Spiliotes is correct to criticize the partisan and political business-cycle models, and in this regard his book is imaginative and important. He would have been better advised, however, to provide a modification of the political business-cycle model and to argue that prudent macroeconomic management, not expansion, drives presidential decisions in the run-up to the election. Or, alternatively, he could have argued for a revision of the partisan model, suggesting that the contemporary parties are surprisingly similar in their economic thinking. The New Deal consensus enveloped the Republican Party (remember Nixon’s “We are all Keynesians now”), and its unraveling has afflicted the two Democratic presidents since the stagflation of the 1970s. Carter, after all, did not just fight inflation; he also uncharacteristically, for a Democrat, began the deregulation revolution. Clinton, after Reagan’s brief experiment with “supply-side” economics, took to budget balancing to finish a job his immediate predecessor, George Bush, had started. Indeed, a beef I have with the book is that it has an extremely static view of Democratic and Republican economic philosophies. Spiliotes claims, for example, that Eisenhower’s policy of fiscal stimulation “represented a particularly startling shift for a Republican president, given that the last member of the party in office was Herbert Hoover” (p. 114). It is as if the New Deal had no effect on the Republican Party.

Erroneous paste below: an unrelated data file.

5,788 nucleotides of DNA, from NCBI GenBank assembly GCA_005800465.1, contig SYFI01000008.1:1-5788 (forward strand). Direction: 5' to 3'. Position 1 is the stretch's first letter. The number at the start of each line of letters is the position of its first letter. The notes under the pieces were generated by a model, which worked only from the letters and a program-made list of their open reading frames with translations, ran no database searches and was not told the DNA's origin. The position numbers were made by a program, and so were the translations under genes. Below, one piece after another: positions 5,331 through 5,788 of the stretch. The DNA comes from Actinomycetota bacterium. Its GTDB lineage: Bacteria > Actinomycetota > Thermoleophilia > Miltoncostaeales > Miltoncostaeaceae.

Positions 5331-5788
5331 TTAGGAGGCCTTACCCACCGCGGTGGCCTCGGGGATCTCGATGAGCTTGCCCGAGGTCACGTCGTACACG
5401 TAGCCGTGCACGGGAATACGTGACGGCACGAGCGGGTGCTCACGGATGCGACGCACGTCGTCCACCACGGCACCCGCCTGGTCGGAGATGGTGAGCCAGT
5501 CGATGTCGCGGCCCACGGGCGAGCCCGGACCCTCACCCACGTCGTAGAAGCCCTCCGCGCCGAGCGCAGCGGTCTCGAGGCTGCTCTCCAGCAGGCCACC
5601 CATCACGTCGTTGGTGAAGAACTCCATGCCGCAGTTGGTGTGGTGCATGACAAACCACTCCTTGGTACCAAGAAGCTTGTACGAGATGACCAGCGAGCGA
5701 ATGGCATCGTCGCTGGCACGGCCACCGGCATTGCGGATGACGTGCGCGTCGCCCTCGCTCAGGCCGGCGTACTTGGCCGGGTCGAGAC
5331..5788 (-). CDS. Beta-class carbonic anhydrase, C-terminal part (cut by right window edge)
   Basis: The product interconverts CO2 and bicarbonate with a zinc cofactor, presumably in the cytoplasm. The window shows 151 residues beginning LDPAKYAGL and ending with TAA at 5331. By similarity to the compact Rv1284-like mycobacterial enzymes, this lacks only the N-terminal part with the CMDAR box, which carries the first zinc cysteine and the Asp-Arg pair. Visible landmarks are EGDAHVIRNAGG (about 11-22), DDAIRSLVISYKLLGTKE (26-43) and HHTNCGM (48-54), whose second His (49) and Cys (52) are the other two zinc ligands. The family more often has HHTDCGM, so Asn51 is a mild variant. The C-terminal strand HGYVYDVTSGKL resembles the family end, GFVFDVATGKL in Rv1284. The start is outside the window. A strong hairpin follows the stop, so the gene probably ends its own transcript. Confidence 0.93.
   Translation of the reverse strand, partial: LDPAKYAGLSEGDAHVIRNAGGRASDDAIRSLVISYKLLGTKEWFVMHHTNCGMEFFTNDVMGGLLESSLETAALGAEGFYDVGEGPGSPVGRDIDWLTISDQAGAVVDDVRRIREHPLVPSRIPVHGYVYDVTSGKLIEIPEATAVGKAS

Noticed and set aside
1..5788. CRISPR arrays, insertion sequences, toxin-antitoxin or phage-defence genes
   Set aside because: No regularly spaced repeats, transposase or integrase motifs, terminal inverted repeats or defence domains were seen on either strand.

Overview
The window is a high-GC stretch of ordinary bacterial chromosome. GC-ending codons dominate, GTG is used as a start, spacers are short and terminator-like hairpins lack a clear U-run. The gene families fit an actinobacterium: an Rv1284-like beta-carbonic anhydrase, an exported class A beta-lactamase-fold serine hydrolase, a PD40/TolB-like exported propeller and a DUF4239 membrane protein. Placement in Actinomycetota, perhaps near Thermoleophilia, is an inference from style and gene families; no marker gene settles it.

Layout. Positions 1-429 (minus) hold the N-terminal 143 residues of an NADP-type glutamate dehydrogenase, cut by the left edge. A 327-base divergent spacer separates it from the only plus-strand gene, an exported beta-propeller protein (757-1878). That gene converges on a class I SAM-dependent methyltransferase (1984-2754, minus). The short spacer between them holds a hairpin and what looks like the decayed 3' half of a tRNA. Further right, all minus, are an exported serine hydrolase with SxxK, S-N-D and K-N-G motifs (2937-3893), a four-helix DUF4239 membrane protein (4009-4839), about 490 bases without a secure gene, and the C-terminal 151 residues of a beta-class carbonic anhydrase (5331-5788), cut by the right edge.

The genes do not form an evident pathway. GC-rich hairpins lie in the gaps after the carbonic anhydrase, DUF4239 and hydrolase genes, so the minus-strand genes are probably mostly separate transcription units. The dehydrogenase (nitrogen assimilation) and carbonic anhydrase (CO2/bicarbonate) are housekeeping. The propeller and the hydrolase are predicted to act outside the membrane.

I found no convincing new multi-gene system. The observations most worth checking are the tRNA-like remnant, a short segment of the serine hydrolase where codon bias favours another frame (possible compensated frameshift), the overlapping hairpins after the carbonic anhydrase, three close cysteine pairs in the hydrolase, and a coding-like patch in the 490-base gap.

It is true that presidents make macroeconomic policy, whereas Congress is generally more interested in distributive issues. Presidential decision making on the economy, therefore, does have an institutional dimension. But we knew this already. Everything else Spiliotes presents is interesting and compelling, but his book breaks theoretical ground only in its criticism of extant models. A really strong and independent theory of institutional responsibility would find policies that straddled several administrations of different parties—a kind of cumulative, collective, and constant effort toward a goal shared by all occupants of the office. There’s just too much partisan and historical variance in the data, however, for such straddling to be the case.